Shake Shack Brushes Off Quality Concerns With Dive Into Delivery

(Bloomberg) -- Shake Shack Inc. is ready to bet that its burgers and fries can survive a car ride home.

The burger chain, which has resisted the pull of delivery, is partnering with GrubHub Inc. to offer delivery from its roughly 150 restaurants across the U.S., according to a statement on Monday.

The announcement comes after Shake Shack, which likes to tout its foodie credentials, said in December that its popular menu items were “not intended to be eaten half an hour after they were cooked.” The company added at the time that delivery did not “necessarily fit really well” with its brand.

Shake Shack Brushes Off Quality Concerns With Dive Into Delivery

But as more and more consumers look to have food sent directly to their homes, it has gotten over those concerns, according to Chief Executive Officer Randy Garutti. He said the company improved its delivery packaging and worked with GrubHub on a system that will “fire” orders once the drivers are close to the restaurant in a bid to ensure customers get fresh food.

“The No. 1 thing any restaurant can do is keep the time from pick up to delivery down,” he said. “We’ve been super deliberate about this.”

Shake Shack, founded by restaurateur Danny Meyer, tested delivery at various restaurants in the U.S. over the last two years, working with GrubHub, Postmates, Caviar and DoorDash. The company’s food could remain on those other services, but it is integrating its ordering technology with GrubHub, Garutti said.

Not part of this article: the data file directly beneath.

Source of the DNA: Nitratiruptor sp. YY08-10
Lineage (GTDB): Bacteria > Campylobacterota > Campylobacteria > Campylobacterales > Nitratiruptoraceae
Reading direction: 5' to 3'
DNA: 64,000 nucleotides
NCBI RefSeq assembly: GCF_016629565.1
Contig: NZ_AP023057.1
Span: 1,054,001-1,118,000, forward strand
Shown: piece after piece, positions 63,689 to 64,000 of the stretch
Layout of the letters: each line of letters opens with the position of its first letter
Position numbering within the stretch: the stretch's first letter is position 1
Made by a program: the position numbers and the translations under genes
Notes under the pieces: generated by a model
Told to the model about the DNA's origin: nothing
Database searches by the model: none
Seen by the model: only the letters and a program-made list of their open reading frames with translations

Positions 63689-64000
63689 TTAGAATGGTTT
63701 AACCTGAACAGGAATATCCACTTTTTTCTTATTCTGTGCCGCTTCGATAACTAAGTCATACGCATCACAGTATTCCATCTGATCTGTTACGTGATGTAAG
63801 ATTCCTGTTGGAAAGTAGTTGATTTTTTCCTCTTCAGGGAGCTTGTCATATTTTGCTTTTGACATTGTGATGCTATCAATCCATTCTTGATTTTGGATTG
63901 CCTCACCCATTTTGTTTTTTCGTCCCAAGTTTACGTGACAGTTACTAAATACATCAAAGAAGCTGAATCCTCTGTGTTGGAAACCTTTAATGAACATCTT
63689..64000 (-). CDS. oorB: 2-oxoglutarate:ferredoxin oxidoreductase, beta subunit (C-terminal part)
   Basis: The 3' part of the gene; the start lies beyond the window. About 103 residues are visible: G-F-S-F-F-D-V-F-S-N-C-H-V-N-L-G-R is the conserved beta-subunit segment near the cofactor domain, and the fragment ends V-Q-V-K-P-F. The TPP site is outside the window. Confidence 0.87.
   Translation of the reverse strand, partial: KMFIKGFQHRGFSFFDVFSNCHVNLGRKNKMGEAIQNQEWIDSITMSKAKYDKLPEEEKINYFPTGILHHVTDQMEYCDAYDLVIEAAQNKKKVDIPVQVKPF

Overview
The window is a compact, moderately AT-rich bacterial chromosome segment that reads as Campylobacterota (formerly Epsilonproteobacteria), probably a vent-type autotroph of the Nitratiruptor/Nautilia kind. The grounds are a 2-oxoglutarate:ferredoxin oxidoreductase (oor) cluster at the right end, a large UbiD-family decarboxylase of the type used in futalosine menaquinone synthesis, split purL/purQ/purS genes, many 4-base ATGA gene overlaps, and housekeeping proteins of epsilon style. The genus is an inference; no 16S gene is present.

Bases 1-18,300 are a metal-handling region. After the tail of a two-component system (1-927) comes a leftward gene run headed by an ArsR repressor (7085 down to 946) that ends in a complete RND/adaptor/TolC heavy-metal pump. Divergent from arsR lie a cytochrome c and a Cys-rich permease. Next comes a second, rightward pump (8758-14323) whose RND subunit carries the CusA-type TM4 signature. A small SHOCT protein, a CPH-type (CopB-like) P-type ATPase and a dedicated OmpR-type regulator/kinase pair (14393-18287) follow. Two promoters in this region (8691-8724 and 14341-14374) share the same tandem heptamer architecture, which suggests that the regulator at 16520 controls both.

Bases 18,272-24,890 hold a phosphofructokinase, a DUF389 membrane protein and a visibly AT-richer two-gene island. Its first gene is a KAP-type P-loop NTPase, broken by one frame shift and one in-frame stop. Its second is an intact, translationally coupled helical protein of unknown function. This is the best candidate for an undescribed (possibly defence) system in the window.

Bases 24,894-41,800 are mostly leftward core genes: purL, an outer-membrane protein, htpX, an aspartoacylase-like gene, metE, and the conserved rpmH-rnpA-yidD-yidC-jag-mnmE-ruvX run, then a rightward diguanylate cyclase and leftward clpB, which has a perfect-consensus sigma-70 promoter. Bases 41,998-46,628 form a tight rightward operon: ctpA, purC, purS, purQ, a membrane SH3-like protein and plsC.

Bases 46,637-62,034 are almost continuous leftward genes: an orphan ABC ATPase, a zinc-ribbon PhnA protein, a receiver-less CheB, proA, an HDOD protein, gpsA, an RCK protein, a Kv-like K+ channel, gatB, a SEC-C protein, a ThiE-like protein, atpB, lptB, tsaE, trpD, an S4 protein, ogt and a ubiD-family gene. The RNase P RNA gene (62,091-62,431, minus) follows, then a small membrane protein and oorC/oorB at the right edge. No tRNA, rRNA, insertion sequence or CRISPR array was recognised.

National Footprint

The chain settled on GrubHub, which is backed by the fast-food company Yum! Brands Inc., in part because of its national footprint. The delivery expansion is starting slowly, with four restaurants in Manhattan, Chicago, New Jersey and Connecticut. It will take as much as nine months to offer the service across the U.S., Garutti said.

Shake Shack Brushes Off Quality Concerns With Dive Into Delivery

It’s an open question in the industry whether delivery brings in new customers, or simply gives existing diners a more convenient option. The economics can also be tough, with the third-party services taking a cut of the sales.

Garutti said the company’s current arrangement with GrubHub addresses those concerns.

“We feel like we have nice situation here -- it lets them and us thrive,” he said.

©2019 Bloomberg L.P.

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